The advocacy groups say this isn’t a matter of resources: over 500 reviewers have been assigned to the program, and if they reviewed one application per day since the application portal opened in April, approximately 14,000 applications submitted could have been processed by now.
“We couldn’t be more grateful that Congress saw fit to provide $16 billion to Save Our Stages, but this untenable wait for the emergency relief has been torturous and damaging to our industry, our employees, and our communities,” NIVA board member and communications director Audrey Fix Schaefer told Gothamist.
The program has been plagued by a lot of technical problems, starting from its very launch: the SVOG application portal opened on April 8th, immediately crashed, and was closed. It wasn’t reopened until April 26th.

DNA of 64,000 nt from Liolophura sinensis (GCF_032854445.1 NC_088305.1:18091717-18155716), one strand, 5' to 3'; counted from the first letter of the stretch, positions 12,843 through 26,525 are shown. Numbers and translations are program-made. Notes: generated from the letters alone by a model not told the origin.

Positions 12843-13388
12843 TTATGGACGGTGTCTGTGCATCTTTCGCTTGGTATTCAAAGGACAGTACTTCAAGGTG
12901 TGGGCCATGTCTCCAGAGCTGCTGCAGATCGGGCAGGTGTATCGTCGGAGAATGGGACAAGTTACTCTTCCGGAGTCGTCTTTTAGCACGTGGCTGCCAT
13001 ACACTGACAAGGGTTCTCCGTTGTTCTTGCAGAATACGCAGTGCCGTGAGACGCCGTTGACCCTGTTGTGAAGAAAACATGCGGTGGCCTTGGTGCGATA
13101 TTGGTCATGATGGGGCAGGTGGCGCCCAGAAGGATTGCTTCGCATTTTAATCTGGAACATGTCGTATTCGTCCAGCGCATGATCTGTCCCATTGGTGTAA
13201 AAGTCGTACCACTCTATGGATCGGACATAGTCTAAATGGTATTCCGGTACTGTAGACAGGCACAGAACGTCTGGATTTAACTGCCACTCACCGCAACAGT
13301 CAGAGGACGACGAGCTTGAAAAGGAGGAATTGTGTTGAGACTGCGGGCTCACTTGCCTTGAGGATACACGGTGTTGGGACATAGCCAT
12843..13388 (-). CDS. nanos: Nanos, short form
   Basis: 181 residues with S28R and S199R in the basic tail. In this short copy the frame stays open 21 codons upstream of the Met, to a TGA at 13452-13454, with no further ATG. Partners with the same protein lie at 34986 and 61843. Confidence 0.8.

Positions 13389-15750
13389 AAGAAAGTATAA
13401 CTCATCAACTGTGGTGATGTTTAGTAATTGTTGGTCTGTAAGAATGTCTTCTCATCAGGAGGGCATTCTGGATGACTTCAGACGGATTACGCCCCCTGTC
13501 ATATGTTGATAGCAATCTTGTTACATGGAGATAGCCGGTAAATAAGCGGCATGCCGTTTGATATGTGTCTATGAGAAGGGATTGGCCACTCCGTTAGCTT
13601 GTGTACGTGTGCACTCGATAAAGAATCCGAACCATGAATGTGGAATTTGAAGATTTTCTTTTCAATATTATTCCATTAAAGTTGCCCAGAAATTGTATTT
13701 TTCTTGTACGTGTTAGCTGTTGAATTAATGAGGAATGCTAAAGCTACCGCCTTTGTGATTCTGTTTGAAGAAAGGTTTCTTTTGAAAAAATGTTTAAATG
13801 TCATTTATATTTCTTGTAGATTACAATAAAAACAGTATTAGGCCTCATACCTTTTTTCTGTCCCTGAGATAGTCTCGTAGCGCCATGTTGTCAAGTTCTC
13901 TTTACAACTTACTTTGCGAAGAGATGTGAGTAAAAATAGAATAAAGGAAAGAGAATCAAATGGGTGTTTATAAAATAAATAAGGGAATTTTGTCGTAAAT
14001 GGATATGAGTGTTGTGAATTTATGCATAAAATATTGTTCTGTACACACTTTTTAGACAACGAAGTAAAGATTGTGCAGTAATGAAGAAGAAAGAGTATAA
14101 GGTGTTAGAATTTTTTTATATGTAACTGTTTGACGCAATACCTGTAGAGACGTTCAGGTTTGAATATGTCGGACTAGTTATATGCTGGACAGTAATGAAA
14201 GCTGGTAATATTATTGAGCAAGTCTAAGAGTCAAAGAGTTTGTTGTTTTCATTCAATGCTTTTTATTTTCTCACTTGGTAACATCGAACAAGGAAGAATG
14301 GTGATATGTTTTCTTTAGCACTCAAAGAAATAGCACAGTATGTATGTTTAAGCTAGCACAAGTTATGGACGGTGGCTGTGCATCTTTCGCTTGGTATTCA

In addition, many venue owners have run into issues with 4506-T tax forms and “Death Match Files”—some owners received notices from the SBA that they were deceased and ineligible for funds despite being very much alive.
Kambri Crews, owner of Q.E.D. Astoria and a member of NIVA’s New York chapter, told Gothamist the process has added a new layer of stress to an already-exhausting period.
“I had to send receipts of buying spotlights when Q.E.D. first opened to prove it’s a venue,” she said of the process, which has included sending an extreme amount of paperwork to prove her place is real. “You could also, I don’t know, Google us? You’d have to do a lot of work to put up a fake venue. We clearly have reviews online. It shouldn’t be this hard, it’s an emergency.”
Crews is particularly frustrated because pandemic programs for other industries, like the Restaurant Revitalization Fund, have been able to move quickly to help people while venues remain stuck in limbo. “The Restaurant Fund was approved, funded, and ran out of money in a really short period while we waited. I know they need help as well, but they were allowed to open—we were forced to be closed for 13 months. So it’s been maddening, absolutely maddening.”